Real User
Top 5
The most feature rich and reliable hypervisor on the market today

Pros and Cons

  • "Their command-line tools integrate well with other Microsoft products like PowerShell, so I can manipulate VMs using it."
  • "The web user interface can be a bit clunky from time to time, so there may be some room for improvement in that regard."

What is our primary use case?

I use vSphere for general server virtualization. I am not doing anything spectacular with it.

How has it helped my organization?

vSphere has absolutely improved the way our organization functions. This is because of the ease of management and the number of servers that we are able to virtualize. When we first went to VMware, we took 200 physical servers and converted them to virtual. Instead of running on 200 pieces of hardware, they were running on 8.

Obviously, this is much easier to manage from a hardware perspective, power perspective, and reliability perspective.

What is most valuable?

The vSphere is very good at advanced things like memory sharing between VMs, and CPU scheduling between VMs.

I use the automation tools that they have today.

Their command-line tools integrate well with other Microsoft products like PowerShell, so I can manipulate VMs using it.

The capability to add on new features like site recovery and monitoring is helpful.

What needs improvement?

The web user interface can be a bit clunky from time to time, so there may be some room for improvement in that regard.  I was a fan of the C# client for as long as I could use it.  The move from flash to HTML5 for the web interface is an improvement but still not a good as C# was.

For how long have I used the solution?

I have been working with VMware vSphere for approximately 12 years.  Since VI 3.5 days.

What do I think about the stability of the solution?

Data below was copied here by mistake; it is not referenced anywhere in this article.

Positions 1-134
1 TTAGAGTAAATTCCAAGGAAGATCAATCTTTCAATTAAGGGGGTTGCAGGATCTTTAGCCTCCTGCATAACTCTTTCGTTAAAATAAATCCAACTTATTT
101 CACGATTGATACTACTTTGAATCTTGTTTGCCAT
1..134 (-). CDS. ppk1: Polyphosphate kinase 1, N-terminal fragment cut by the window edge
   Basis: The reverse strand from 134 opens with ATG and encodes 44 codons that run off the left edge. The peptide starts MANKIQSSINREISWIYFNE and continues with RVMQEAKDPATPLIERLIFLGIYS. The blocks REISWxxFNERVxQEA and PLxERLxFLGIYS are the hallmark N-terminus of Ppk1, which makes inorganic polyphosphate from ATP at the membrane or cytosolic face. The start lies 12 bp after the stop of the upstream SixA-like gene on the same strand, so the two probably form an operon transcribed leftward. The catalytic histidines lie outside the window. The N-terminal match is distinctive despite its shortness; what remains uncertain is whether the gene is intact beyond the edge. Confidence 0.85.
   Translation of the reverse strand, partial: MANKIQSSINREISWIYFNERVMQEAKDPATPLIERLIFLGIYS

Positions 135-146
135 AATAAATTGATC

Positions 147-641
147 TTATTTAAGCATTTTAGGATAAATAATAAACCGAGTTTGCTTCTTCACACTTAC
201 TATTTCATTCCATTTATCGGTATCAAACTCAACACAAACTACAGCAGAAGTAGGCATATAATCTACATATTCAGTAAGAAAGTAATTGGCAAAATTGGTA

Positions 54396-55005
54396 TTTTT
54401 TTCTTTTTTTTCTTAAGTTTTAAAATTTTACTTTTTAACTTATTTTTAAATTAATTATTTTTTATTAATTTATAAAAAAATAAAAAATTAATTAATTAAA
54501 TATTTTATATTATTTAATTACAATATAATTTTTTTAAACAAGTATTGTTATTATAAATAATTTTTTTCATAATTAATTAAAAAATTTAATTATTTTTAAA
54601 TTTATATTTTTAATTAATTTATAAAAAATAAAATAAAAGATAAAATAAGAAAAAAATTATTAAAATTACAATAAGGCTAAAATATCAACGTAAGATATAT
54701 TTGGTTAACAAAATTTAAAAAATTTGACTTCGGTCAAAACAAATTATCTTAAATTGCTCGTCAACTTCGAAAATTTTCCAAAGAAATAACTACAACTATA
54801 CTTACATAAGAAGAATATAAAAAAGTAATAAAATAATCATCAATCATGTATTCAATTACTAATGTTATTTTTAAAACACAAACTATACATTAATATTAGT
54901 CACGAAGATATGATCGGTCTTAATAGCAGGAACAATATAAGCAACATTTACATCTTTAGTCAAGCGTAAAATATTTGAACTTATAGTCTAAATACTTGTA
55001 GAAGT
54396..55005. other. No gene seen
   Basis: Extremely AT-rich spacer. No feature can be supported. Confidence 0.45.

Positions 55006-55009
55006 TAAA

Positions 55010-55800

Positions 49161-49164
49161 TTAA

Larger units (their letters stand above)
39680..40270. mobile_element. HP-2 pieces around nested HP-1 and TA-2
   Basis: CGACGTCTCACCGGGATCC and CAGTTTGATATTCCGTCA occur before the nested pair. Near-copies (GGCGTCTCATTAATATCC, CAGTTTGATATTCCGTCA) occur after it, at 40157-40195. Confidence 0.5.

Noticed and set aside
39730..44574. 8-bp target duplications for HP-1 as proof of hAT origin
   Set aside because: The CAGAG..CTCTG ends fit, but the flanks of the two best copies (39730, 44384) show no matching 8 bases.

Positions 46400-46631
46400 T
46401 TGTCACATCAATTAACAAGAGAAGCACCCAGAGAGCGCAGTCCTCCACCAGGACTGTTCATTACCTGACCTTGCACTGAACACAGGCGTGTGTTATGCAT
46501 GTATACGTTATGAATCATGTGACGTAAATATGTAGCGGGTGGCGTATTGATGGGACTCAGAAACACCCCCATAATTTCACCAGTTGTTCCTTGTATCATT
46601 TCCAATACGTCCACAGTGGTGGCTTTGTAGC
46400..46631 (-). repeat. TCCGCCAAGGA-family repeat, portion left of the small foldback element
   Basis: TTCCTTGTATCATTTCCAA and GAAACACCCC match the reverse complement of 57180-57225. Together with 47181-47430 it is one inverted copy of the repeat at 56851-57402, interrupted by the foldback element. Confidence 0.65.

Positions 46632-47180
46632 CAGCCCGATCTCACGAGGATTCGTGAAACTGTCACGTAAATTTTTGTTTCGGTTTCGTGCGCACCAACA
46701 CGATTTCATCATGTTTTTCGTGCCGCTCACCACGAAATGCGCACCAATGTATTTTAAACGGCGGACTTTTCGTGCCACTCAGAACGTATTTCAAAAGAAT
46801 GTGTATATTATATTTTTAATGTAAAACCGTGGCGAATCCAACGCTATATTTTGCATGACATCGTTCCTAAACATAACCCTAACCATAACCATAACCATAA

In 12 years, I can think of one time that we've had a server crash. It was one of our host servers and the problem was hardware-related. It was attributed to bad memory on the physical host server, itself.

The VMware operating system is stable and I've never had it crash.

What do I think about the scalability of the solution?

Scaling is very easy. Just build it, acquire a license from them and add it to vCenter.

We have about 2,000 people in our organization, and everybody has some server on there that they do something with. It may be file services, file servers, or Citrix XenApp servers.  Most of our VMware environment is our legacy servers because they still support older operating systems that I can't put on Hyper-V or AHV. For example, we have a couple of Windows 2000 and Windows 2003 servers. VMware is the only hypervisor that I can run those on.

How are customer service and technical support?

It has probably been 10 years since I've had to call support for anything but from what I can remember, they were helpful and they solved our problems. It has been so long that I've had to use them that I would hesitate to give them a perfect rating, since I don't know what they're like today, so I think that rating them a nine out of ten is appropriate.

Which solution did I use previously and why did I switch?

vSphere was our first hypervisor.

Since then we have added additional hypervisors in our environment. We have AHV from Nutanix and Hyper-V from Microsoft.